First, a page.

Escape from Fantasylandia : an illegal alien's survival guide

Enrique Chagoya American

Not on view

Drawing on his experiences living on both sides of the United States-Mexico border, as well as his journey to U.S. citizenship, Enrique Chagoya provides viewers with harmless popular characters as deceptively friendly points of entry to contemplate a much more serious message. By juxtaposing familiar pop icons with a historical lexicon of pre-Hispanic religious symbols, Chagoya addresses the issue of immigration with coy, satirical humor.

In form, Chagoya’s books follow their Mesoamerican antecedents, using amate paper (made from wild fig tree bark) folded in the traditional accordion style, read from right to left, and paginated with Mayan numerals. Some of the images used in this work are explicit allusions to the Florentine Codex, a 16th century chronicle of Mixtec culture and the Spanish conquest of Tenochtitlan. Quetzalcoatl—a feathered serpent deity from the Aztec pantheon—stretches across the top of this single-sheet lithograph, while panels underneath reference recent headlines that portray the collapse of the United States as an economic and utopian promised land: a meteor shower falling on a graph depicting the declining value of a hedge fund; a house on fire alluding the mortgage crisis; and a man resting in a hammock above a 9.2% figure, referencing the unemployment rate at the time.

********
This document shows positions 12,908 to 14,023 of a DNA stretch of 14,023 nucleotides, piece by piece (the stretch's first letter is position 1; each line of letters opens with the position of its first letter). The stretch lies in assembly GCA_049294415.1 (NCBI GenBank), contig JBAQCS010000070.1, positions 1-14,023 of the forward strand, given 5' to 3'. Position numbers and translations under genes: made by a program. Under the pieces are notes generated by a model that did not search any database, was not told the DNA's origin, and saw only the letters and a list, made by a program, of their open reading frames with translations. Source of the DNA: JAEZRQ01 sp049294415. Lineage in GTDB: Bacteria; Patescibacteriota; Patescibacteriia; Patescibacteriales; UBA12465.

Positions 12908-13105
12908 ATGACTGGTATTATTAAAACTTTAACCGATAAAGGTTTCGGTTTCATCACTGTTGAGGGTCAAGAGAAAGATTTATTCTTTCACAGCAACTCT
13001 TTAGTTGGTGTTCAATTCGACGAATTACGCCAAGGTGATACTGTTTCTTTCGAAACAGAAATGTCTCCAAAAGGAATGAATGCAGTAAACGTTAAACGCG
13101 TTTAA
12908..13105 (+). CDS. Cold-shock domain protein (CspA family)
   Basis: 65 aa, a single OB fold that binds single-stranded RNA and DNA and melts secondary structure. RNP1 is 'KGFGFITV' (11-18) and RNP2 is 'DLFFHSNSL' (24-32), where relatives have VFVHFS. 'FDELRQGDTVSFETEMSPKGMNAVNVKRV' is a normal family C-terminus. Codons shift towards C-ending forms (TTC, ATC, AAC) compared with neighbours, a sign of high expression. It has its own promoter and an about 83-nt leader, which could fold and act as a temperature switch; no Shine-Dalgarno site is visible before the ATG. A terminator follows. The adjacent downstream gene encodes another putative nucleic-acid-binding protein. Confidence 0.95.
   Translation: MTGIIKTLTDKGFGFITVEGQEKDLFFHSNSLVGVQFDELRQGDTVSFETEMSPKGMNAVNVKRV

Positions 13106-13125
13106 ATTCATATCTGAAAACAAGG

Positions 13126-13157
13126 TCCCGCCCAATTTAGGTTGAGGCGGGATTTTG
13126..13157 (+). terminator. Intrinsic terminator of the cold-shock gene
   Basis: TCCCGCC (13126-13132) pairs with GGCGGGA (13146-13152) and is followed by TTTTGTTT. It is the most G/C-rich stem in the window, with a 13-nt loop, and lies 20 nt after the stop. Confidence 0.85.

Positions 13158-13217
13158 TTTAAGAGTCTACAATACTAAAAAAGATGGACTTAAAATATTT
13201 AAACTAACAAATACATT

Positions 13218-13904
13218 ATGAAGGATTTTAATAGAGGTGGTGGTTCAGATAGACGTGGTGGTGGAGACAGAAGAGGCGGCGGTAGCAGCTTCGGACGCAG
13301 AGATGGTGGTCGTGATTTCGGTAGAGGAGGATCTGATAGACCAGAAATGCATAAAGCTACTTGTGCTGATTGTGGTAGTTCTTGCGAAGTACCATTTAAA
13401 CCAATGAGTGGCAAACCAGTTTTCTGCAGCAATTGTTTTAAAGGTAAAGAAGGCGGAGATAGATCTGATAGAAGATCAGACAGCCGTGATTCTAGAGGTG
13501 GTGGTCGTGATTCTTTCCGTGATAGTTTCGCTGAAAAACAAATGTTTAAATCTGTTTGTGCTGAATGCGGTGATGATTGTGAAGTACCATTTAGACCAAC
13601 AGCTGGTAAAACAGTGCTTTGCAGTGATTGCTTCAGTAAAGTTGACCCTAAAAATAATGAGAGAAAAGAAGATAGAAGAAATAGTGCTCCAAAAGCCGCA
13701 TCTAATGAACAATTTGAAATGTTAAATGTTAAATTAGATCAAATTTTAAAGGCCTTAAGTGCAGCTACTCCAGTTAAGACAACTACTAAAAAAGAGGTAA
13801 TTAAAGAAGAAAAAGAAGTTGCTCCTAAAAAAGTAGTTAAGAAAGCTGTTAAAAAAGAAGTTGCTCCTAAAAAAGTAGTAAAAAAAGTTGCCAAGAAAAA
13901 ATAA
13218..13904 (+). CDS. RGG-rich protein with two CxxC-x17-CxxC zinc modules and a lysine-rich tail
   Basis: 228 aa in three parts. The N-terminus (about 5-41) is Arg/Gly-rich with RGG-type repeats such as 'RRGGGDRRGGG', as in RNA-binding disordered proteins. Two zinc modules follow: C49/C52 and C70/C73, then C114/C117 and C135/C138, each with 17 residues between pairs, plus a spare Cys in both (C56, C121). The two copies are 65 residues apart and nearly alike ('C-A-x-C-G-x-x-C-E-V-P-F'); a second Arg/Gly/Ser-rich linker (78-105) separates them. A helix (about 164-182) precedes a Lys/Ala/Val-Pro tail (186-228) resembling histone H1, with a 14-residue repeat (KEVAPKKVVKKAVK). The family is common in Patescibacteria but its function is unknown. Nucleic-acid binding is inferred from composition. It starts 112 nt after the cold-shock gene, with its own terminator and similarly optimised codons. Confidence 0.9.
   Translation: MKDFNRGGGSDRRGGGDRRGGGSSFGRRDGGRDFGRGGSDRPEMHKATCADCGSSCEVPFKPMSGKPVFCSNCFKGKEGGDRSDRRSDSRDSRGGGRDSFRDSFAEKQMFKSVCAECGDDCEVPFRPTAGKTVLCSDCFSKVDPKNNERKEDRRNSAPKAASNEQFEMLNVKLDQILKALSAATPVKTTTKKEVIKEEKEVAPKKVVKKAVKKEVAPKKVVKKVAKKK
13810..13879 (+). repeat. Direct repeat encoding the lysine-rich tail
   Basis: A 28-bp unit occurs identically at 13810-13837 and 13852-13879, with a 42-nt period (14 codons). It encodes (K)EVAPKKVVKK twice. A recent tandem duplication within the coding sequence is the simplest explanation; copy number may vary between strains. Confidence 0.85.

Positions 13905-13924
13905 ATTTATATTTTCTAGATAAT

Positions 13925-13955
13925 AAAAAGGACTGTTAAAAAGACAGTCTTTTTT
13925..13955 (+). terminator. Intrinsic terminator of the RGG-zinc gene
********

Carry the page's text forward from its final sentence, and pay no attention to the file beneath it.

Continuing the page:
Escape from Fantasylandia : an illegal alien's survival guide, Enrique Chagoya (American, born Mexico 1953)

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